Choosing a Treatment Center

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Choosing a Treatment Center

You are not alone when choosing a treatment center. You have access to professionals, peers and resources. Treatment centers that offer support and information during these early stages of recovery. The Lighthouse guides patients to the treatment center that best meets their unique personal needs even if that center is not ours. We offer in-depth assessments and comprehensive, integrated care for addiction and mental health issues. Choosing a treatment center does not have to be confusing or stressful. Get information and support. Let us help you make the right choice.

Assess Your Recovery Needs

Begin your recovery by talking with professionals. You can speak with a medical professional, mental healthcare provider, addiction specialist or admissions coordinator. You can speak with one of these individuals or get information and encouragement from all of them. The Substance Abuse and Mental Health Services Administration[1] recognize six, “Assessment dimensions to be evaluated in making placement decisions.” These include the following:

  1. Acute intoxication and/or withdrawal potential
  2. Biomedical conditions and complications
  3. Emotional, behavioral, or cognitive conditions and complications
  4. Readiness to change
  5. Relapse, continued use, or continued problem potential
  6. Recovery/living environment

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A medical professional can help assess withdrawal and biomedical concerns.

Mental health professionals can identify co-occurring issues such as depression or post-traumatic stress disorder.

Therapists can provide motivation for change.

Counselors and peers provide support for long-term recovery.

A complete assessment from an addiction specialist will give you the most complete picture of your recovery needs.

Choose a Treatment Center That Meets Your Physical Healthcare Needs

Your physician can help you evaluate the impact drug or alcohol use is having on your physical health. This can help you determine if you need a treatment center that offers more incorporated physical health care. Your doctor can recommend recovery specialists. However, do not rely on him or her to recognize addiction or recommend treatment without prompting on your part. NIDA Centers of Excellence for Physician Information[2] shares, “Substance use disorders affect 45% of patients who present for medical care but are routinely unrecognized by healthcare providers.” This is not only the fault of doctors, as, “Patients with substance use disorders are often reluctant to reveal them. They may fearnegative judgments, be embarrassed about their inability to control their lives, or be in denial about the extent of their problems.

In a variety of subtle or not-so-subtle ways, patients effectively avoid disclosure. Their methods include not listening to questions; minimizing use or consequences of use; changing the topic; showing irritation, anxiety, or other symptoms that discourage further inquiry; blocking many facts from th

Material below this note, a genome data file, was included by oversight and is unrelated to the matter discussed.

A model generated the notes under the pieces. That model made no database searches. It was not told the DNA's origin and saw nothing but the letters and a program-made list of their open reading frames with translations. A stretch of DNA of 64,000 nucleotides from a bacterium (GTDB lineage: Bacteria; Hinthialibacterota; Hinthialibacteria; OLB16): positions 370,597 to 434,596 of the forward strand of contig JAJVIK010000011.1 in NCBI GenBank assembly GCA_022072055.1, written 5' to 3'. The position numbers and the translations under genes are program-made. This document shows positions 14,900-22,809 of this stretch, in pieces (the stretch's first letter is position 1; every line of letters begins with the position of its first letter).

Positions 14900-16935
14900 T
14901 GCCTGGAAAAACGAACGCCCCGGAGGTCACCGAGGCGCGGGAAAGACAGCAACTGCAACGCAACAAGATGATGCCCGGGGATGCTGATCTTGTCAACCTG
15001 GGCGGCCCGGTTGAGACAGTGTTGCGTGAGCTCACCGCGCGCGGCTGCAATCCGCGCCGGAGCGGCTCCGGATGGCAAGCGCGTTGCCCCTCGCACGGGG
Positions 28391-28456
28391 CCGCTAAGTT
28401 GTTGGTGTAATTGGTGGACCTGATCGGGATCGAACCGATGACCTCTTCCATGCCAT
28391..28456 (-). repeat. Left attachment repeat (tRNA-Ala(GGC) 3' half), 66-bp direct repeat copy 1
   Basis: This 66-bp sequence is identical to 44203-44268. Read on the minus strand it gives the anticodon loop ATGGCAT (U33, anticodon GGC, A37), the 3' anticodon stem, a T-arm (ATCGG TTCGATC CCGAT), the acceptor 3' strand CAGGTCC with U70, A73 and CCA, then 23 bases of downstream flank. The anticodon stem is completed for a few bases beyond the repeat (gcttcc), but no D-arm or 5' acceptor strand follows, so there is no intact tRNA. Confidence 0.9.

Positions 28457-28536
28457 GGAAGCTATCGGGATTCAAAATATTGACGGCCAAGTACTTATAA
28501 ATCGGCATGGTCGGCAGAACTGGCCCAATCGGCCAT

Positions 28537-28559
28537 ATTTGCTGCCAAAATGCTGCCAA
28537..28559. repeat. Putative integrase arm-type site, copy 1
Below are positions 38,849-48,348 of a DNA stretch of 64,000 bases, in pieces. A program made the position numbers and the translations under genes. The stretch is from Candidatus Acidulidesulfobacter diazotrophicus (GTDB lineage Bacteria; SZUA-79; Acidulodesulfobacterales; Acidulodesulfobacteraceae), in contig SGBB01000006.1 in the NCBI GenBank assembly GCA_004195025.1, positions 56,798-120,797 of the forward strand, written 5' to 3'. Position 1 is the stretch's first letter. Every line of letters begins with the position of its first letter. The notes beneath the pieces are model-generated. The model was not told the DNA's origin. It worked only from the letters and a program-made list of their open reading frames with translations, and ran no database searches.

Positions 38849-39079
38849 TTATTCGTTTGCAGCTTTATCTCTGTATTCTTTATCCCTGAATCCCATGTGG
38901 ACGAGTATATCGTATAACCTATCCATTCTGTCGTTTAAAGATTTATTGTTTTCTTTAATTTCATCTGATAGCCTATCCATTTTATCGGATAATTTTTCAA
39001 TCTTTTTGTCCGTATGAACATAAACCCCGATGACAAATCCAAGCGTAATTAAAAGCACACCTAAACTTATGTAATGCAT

eir own consciousness; and outright lying.” If you are worried about your substance use, speak up. Be honest about what you are experiencing. Ask your doctor questions. Get second opinions and talk to specialists. Don’t wait for your primary care provider to approach you about substance use. Listen to concerns. Reach out for initial help and assessment.

Choose a Treatment Center That Meets Your Mental Healthcare Needs

A mental healthcare provider can help you understand your recovery needs. Addiction and other mental health issues overlap. When mental health concerns co-occur with addiction, this is referred to as a dual diagnosis. No matter the specific diagnosis involved, if you face multiple mental health issues, choose a comprehensive, integrated care.

The National Alliance on Mental Illness[3] explains, “Because there are many ways in which a dual diagnosis may occur treatment will not be the same for everyone.” This is one of the many reasons a complete mental health assessment will help you choose a treatment center. Understand the recovery challenges you face. Talk with a mental healthcare provider or treatment center that will help you learn about various treatment programs and how they can work for you.

Written by Foundations Recovery Network

[1] https://www.ncbi.nlm.nih.gov/books/NBK64109/. “Settings, Levels of Care, and Patient Placement.” Substance Abuse and Mental Health Services Administration. 2006. Web. 31 Oct 2016.

[2] https://webcampus.drexelmed.edu/nida/module_1/default_FrameSet.htm. “The Clinical Assessment of Substance Use Disorders.” NIDA Centers of Excellence for Physician Information. 2012. Web. 30 Oct 2016.

[3] http://www.nami.org/Learn-More/Mental-Health-Conditions/Related-Conditions/Dual-Diagnosis. “Dual Diagnosis.” National Alliance on Mental Illness. Web. 31 Oct 2016.

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